Summing up his work of nearly half a century in the field of committed photography, that which used to be called “concerned”, Maurizio Berlincioni (Florence, 1943) remembers that his first “real” job was in August 1969: an intrusion into the black world of Spanish Harlem, in New York. That shoot, carried out with great difficulty by a white skinned photographer like Maurizio, who also has red hair and freckles, will carry the title of Black America. A year later, the images of The Isle of Dogs will follow. A pitiless investigation into the London district of the docks, now one of the most exclusive in the British metropolis and in those days in such a phase of neglect that its inhabitants declared unilateral independence from the United Kingdom.
His best known photographs, however, Maurizio takes, from 1972 to 1980, in California. Many appear in the book Super Giant and Vicinity, published by the Archivio Fotografico Toscano in 1984.
Maurizio arrives on the Pacific coast in December 1971 to marry Anne Marie Speno, an Italian-American from San Jose, and comes across one year, the following, that will be remembered for a number of events worthy of the attention of the international press. While, in fact, our man is all engrossed by a personal confrontation with the society of the (modest) wealth of the middle class of the West Coast, all intent in mowing lawns, baking cream cakes, travelling in motor homes, playing golf … the magazine Popular Photography Italiana, directed by Lanfranco Colombo, sends him to the Santa Clara courthouse. There, the trial of Angela Davis, the activist accused of providing weapons to a Black Panthers gang is taking place. Angela will be acquitted, with full formula, after months of hearings, with jubilation of many of her sympathizers. Including Maurizio, who creates the opportunity for a photographic report … Exclusive!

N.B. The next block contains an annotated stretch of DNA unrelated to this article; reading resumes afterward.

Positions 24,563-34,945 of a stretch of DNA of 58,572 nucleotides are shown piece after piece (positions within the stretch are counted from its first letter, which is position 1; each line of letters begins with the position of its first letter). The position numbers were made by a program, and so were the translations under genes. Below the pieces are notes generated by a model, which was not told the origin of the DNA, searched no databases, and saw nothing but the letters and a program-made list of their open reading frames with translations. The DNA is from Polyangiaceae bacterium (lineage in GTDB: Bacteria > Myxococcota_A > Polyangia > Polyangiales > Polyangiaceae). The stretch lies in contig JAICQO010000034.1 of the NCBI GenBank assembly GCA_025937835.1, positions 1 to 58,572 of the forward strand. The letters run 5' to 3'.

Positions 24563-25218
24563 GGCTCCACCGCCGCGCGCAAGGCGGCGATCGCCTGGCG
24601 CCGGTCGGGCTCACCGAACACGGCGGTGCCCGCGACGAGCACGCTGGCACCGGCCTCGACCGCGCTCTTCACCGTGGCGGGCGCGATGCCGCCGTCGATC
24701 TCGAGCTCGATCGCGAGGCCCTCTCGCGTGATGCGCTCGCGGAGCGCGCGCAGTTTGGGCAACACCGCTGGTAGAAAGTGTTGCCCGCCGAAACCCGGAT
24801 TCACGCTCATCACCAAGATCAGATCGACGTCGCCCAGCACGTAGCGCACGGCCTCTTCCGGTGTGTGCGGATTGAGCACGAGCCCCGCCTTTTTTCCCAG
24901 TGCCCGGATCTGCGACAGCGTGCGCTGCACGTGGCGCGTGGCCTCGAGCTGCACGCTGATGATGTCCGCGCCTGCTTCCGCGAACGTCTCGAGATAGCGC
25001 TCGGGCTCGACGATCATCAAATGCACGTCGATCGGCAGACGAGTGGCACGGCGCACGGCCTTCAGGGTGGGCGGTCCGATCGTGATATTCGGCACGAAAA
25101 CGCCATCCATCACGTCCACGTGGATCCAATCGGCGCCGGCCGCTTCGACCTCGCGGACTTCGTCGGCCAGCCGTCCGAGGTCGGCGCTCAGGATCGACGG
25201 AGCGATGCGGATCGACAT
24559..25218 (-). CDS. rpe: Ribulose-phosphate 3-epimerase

Not only, in that summer of 1972, the revolt of the students of the University of Berkeley broke out, the second after that of 1964, inspired by Herbert Marcuse, which anticipated the French May revolt. Maurizio finds himself in the middle of Telegraph Avenue, where students are protesting about obligatory conscription and the prolongation of the war in Vietnam, and are fighting, armed with slogans and banners, with the police in anti-guerrilla kit. On the TriX film loaded in the Nikon F of the Florentine photographer take form the images that now, after so many years, BARNUM offers to its readers, just as they have been selected by the author. They are a testimony of a significant moment for recent Western history. Thank you, Maurizio.
An ebook on the Californian years’ photographs by Maurizio Berlincioni and an interview by Sandro Pintus is on sale at Google Libri, iTunes/iBooks Store, StreetLib Store